On December 21, 2023, the New York Department of Financial Services (“DFS”) published guidance (the Guidance) to assist regulated institutions in assessing and managing their climate-related financial and operational risks.
On February 6, 2024, National Credit Union Administration (NCUA) Chairman Todd M. Harper spoke at a Brookings Institution event to outline his regulatory agenda and supervisory priorities for 2024. His prepared remarks addressed the 90th Anniversary of the Federal Credit Union Act, credit union performance in third quarter of 2023, risks posed by third party service providers, liquidity management, and consumer financial protection.… Continue Reading
The Department of Justice (DOJ) announced that Patriot Bank (Patriot or Bank) has agreed to pay $1.9 million to resolve allegations that the Bank engaged in a pattern or practice of redlining majority-Black and Hispanic neighborhoods in Memphis, Tennessee from 2015 to at least 2020, in violation of the Fair Housing Act (FHA) and the Equal Credit Opportunity Act (ECOA).… Continue Reading
The Federal Financial Institutions Examination Council’s Appraisal Subcommittee (ASC) will host a public hearing on appraisal bias on February 13, 2024. This will be the fourth public hearing on appraisal bias, and like the previous hearings, will be hosted by a panel of representatives from each of the FFIEC federal regulatory agencies.… Continue Reading
In November 2023, S.B. 668 was introduced in the Wisconsin Senate. S.B. 668 would make sweeping changes to the state laws governing financial service providers. The bill creates a pathway for the Wisconsin Department of Financial Institutions (DFI) to expand use of the Nationwide Multistate Licensing System and Registry (NMLS) across license types, modernizes money transmission laws, and revises the regulation of consumer lenders, collection agencies, check sellers, payday lenders, community currencies exchanges, sales finance companies, adjustment service companies, and insurance premium companies.… Continue Reading
Throughout the past few years, the CFPB has sought input from a range of stakeholders, including community-based organizations and financial institutions, for feedback about how it can improve consumer financial products and services for consumers with limited English proficiency (LEP). As a part of these efforts, the CFPB has taken the following actions: in 2020, it published a Request for Information regarding challenges faced by LEP consumers and hosted a roundtable to discuss these challenges with stakeholders; in 2021, it published a statement providing compliance principles and guidelines on assisting LEP consumers. … Continue Reading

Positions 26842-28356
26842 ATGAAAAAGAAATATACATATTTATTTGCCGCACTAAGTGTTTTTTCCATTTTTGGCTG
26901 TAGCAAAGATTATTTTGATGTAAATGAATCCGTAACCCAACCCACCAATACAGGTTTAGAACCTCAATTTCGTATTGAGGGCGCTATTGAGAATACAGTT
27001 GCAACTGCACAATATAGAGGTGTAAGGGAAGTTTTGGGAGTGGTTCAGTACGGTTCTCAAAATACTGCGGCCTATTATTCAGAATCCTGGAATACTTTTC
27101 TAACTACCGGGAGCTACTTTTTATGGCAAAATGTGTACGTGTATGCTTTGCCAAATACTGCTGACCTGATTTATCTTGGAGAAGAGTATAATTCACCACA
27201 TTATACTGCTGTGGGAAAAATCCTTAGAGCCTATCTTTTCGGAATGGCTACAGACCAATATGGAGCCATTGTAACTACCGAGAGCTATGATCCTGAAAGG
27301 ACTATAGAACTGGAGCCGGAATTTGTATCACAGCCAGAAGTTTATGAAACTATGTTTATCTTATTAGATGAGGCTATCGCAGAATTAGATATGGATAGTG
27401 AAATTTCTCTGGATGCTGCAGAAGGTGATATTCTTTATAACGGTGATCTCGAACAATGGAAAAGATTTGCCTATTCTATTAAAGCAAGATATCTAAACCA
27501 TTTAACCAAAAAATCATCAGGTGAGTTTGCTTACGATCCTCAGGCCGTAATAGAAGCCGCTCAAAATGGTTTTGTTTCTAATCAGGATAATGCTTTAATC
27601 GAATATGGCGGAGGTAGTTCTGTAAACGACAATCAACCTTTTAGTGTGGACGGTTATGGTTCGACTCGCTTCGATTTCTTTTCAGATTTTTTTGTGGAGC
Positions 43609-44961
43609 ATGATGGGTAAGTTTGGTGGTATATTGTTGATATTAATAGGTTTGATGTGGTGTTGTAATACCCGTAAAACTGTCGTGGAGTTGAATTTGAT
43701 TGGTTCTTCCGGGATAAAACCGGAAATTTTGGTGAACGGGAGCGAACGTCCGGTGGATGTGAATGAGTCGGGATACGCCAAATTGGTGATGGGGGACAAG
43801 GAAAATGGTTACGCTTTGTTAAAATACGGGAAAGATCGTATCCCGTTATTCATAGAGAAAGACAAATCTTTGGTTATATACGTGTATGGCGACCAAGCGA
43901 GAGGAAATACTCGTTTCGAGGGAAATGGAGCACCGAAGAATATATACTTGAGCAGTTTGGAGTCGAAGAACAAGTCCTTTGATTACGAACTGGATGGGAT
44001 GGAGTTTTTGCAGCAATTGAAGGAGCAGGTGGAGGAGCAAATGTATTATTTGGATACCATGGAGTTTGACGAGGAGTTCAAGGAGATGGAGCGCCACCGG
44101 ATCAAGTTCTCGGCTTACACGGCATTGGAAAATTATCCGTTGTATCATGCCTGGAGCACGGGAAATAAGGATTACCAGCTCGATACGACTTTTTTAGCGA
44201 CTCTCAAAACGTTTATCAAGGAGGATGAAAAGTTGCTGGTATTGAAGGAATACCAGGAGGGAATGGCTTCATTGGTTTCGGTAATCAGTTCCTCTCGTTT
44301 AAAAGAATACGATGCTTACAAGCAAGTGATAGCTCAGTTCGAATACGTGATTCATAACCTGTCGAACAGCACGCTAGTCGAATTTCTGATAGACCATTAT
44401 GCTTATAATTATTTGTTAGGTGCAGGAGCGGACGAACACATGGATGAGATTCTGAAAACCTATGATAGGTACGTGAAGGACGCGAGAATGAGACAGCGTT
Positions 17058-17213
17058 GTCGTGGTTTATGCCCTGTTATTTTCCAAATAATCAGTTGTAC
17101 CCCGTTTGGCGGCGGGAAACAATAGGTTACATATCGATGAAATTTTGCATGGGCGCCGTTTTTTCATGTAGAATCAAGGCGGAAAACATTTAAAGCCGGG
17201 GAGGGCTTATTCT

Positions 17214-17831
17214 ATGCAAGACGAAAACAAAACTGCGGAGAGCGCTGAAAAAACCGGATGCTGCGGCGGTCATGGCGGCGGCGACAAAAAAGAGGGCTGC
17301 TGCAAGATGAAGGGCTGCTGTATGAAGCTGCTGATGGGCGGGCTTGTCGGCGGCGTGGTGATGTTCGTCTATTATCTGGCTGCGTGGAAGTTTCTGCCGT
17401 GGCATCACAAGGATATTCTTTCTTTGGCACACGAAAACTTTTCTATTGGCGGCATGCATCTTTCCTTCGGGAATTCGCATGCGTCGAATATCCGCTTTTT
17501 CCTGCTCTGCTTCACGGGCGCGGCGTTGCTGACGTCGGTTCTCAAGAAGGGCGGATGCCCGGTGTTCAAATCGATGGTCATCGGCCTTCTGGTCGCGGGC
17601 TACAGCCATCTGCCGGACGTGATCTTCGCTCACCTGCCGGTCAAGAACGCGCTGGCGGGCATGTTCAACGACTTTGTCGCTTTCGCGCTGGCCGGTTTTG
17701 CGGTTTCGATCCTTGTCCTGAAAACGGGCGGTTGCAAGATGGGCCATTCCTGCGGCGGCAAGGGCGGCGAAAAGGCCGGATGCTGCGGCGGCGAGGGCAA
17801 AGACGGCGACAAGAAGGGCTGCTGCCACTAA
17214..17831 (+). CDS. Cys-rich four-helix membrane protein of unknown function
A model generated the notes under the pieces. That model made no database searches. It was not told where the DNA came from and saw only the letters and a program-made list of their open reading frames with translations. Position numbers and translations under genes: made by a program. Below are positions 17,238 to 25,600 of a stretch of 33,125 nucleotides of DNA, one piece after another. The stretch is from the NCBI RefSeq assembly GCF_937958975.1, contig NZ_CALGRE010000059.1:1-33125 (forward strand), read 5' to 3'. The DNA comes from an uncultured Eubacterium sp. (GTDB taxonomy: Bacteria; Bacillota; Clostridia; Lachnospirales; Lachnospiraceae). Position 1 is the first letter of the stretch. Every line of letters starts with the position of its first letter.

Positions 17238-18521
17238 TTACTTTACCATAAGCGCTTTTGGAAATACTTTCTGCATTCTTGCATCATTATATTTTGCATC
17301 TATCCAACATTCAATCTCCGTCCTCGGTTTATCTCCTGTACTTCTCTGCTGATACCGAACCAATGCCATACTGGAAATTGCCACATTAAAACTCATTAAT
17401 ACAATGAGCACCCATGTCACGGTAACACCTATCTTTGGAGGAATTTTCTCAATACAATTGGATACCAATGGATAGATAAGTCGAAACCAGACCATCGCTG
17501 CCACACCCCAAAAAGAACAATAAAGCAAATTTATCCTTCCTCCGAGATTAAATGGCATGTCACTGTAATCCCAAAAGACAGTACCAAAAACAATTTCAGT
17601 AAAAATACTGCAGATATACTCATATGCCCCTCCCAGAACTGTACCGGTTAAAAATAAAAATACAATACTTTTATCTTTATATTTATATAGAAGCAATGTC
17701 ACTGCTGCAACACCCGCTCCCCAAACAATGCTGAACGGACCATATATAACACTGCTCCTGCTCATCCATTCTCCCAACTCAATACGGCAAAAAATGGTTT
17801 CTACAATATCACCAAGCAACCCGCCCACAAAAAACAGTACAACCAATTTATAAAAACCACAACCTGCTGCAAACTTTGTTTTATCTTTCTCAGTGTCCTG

Recently the U.S. Department of Justice (DOJ) entered into a proposed consent order with Ameris Bank to resolve allegations of redlining from 2016 through 2021 in majority Black and Hispanic areas in the Bank’s Jacksonville, Florida assessment area under both the Equal Credit Opportunity Act (ECOA) and Fair Housing Act. In conjunction with the announcement of the proposed consent order, Attorney General Merrick Garland provided an update on the DOJ’s Combating Redlining Initiative that was launched in October 2021.… Continue Reading
On October 19, 2023, the Department of Justice (DOJ) announced that its Combating Redlining Initiative has resulted in over $107 million in relief for communities adversely affected by lending discrimination by mortgage lenders. This comes on the same day DOJ announced its $9 million settlement with Ameris Bank, it’s most recent redlining case.… Continue Reading
The Federal Financial Institutions Examination Council’s Appraisal Subcommittee (ASC) is scheduled to host a public hearing on Wednesday, November 1, 2023. The upcoming hearing on appraisal bias will focus on how residential appraisals are developed and reviewed, the process for reconsiderations of value, and processes for conducting appraisals in rural areas.… Continue Reading
The Department of Justice (DOJ) announced a settlement agreement with Washington Trust Company, of Westerly (WTC) to resolve claims that WTC redlined majority Black and Hispanic neighborhoods in Rhode Island.
In its complaint against WTC, DOJ alleged that the following practices were used to discriminate against Black and Hispanic borrowers from 2016 to at least 2021:
- WTC located and maintained all of its Rhode Island branches and loan officers outside of majority-Black and Hispanic neighborhoods (WTC designated all five counties in Rhode Island as its Community Reinvestment Act (CRA) assessment area);
- WTC never had a branch in a majority-Black and Hispanic census tract despite the significant presence of majority-Black and Hispanic neighborhoods and census tracts throughout Rhode Island;
- WTC did not assign a single mortgage loan officer to conduct outreach, market, advertise, or generate loans from majority-Black and Hispanic neighborhoods;
- WTC failed to conduct outreach, marketing, and advertising of mortgage services in majority-Black and Hispanic areas;
- WTC received only 2.4% of its mortgage loan applications from residents of, or for properties located in, majority-Black and Hispanic areas in its CRA assessment area, compared to 9.5% for its peer lenders, and on average 46.5% of the applications generated by WTC in those areas were from White applicants, compared to 25% for its peers.